The researcher then said something that strongly struck me. “I don’t understand why people evacuated from Tokyo. I mean, now, they have no reason to continue living like evacuees anymore. The radiation levels are totally fine, they’re lower than in Paris!” And then I realized that all people do not share my viewpoint on the issue. Well, of course, Tokyo was far less contaminated than places like Fukushima city or even Iwaki. The levels are low, 5 years after the accident, and people there live in total ignorance of the contamination they were facing in 2011. But some people still think that the levels being higher than before 2011, they should stay away from it. If you have very young children and the economic/social means to stay away, why would you come back?

I realized that as my friend and I have been doing interviews for the past 2 to 3 years, we are pretty aware of what can be found on the field. We’re still far from having a correct overview, but I do believe we have interesting data and correct intuitions about a few topics. But that researcher had less idea of what could be found on the field and as she is mainly dealing with people from the evacuation zone (compared to us, working with self-evacuees), she has very different ways of seeing the same data. For her, Tokyo is a safe place. That’s all. As if there was no room for discussion. But is that ok, when you haven’t been on the field yet?

I think the main lesson those 2 fieldworks taught me is simple: keep an open mind. You never know what you will find once you’re in front of your interviewees. And you should not judge them for having a different opinion than you, even if sometimes they say shocking things. Because this is simply a proof that humanity is diverse and that your research is rich.

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Newspapers, Thoughts

#059

DANS LA “GUERRE CONTRE LE CRIME” DES PHILIPPINES
(AFP, 5 August 2016)

Cette supplique nous fait à tous l’effet d’un coup de poing dans l’estomac. Certains obtempèrent, s’arrêtent de photographier. Nous sommes nombreux à nous demander tout à coup pourquoi nous sommes là, pourquoi nous faisons ça. Nous nous sentons comme des vautours. Aucun d’entre nous ne sera capable de dîner plus tard ce soir-là. Dans la voiture qui nous ramène en ville, pour une fois, personne ne parle. Nous nous sentons tous coupables, nous nous en voulons d’avoir été incapables d’aider cette femme et son conjoint. Quelques jours plus tard, j’apprends qu’un photographes d’un journal local qui a assisté à la scène avec moi a décidé d’arrêter définitivement de couvrir les affaires criminelles la nuit.

I just read this article and realized it’s basically the same for me: am I doing the right thing by asking people to remember one of the most painful moments in their lives, in order to use it as data and have it published? I feel like a crow, a vulture looking for a small, trembling prey in the middle of Japan. My goal is to have evacuees’ stories delivered to as many people as possible, but in order to achieve that, I have to dig into their lives, take out the pain and the anger, feeding my research with human emotions.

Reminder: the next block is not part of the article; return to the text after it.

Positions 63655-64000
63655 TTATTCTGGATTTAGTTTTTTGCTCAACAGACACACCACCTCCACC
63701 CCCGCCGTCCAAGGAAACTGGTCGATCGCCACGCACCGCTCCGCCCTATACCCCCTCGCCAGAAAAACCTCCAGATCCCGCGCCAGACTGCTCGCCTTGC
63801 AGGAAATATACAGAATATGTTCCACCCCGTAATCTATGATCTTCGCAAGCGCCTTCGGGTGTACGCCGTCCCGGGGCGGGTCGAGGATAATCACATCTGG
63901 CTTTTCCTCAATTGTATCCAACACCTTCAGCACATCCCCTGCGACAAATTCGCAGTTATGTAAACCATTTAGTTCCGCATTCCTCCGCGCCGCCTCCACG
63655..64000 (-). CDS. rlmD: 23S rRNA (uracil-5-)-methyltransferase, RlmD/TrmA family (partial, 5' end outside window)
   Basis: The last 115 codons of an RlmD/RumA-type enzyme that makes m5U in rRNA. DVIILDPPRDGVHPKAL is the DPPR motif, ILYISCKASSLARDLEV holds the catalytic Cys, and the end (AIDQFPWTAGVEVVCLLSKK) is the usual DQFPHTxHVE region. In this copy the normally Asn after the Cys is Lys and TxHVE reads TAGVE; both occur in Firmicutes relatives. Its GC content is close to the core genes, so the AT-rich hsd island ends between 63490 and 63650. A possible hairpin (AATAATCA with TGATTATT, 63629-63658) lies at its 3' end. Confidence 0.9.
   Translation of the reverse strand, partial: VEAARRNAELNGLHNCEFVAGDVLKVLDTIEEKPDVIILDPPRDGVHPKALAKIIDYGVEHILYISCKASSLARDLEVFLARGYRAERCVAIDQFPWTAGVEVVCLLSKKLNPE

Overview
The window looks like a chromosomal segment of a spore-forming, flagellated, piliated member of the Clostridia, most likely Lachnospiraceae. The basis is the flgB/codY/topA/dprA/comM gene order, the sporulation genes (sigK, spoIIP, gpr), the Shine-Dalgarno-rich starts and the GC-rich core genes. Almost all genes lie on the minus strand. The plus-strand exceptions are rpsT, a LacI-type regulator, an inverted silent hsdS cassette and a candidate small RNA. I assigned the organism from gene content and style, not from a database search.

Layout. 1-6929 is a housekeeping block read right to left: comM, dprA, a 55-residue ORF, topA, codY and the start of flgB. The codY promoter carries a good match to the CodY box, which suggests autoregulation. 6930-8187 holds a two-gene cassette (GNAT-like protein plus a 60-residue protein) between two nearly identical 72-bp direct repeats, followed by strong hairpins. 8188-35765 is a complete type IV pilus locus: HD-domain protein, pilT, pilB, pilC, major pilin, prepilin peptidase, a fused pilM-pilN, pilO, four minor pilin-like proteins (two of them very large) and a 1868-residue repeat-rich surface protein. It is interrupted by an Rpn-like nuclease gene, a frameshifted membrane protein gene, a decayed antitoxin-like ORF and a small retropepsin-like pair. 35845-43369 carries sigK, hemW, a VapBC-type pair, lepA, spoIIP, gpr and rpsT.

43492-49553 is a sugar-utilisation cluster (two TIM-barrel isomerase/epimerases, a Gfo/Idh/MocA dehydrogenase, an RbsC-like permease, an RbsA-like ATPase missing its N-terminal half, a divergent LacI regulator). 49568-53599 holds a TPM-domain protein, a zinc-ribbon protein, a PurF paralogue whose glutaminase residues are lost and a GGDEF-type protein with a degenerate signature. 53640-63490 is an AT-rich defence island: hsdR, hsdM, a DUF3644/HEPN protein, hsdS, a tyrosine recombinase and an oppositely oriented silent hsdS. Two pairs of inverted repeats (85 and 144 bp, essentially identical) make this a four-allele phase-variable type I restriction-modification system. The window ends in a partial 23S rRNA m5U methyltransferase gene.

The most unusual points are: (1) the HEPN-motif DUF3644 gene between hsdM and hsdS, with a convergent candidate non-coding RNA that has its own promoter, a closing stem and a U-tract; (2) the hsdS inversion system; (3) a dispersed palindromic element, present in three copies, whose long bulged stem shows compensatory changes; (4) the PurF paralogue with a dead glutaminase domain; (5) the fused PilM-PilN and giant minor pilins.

Sometimes, in the middle of an interview, I would wonder: why am I doing this? When I feel my interviewee pause, emotions coming out on her or his face, I can’t help asking myself if it is okay for me to make them think about their difficult and complicated last 5 years. I know it is necessary, from a scientific point of view, and from a more social point of view, but they are somehow sacrificed on the way. Where does duty stop, when does morality fight back?

***

Listening to: Sade – Kingdom of Sorrow

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Newspapers, Thoughts

#053

Journalism and sources.

This morning, I was reading a newspaper article about the Sendai nuclear plant, near Kagoshima. It was written by a French scholar who specializes in issues related to housing in general, and post-catastrophe housing in particular. It basically underlined the fact that Japan is facing important seismic activity (meaning volcanic activity, too) and that nuclear plants are more than ever dangerous. Then, she wrote “Japanese people express their concern about…” and I thought: “who are those Japanese people?” Maybe it starts to become a sort of weird hobby, looking at who says what in a certain context. Déformation professionnelle, as we say.

But I am very curious about this: do journalists have to cite their sources? I know that they also have the duty to protect their sources, but in this case, isn’t it a little dangerous? If you say that your source told you something and you cannot disclose who that is, then people have to believe what you say, without any proof. And sometimes you definitely see low quality articles being released and you wonder how that can still be called journalism. Sometimes, the fact that they do not have to cite their sources becomes frustrating, because you would need those sources. At least, when you read an academic piece, you’re sure that you should be able to trace back the sources. If you can’t, then you can be sure that the researchers could get into trouble. And it is certainly for the best.

“Japanese people”, “people say”, “we hear that”, etc. as we read newspapers on a daily basis, we are soaked in this kind of expressions and phrases. But we should actually try to avoid them. I remember being very disappointed at a seminar, when a professor (migration studies) started saying random things about how Japanese people are, to him, without bringing any academic proof of what he was saying. We could not help looking at each other, with Japanese researchers present that day, wondering how a 50 year-old researcher could babble about things he didn’t know well as if they were obvious, even though they are not. This just reminds me that I ought to be very careful, at all time, while writing articles and papers. Sources, sources, sources!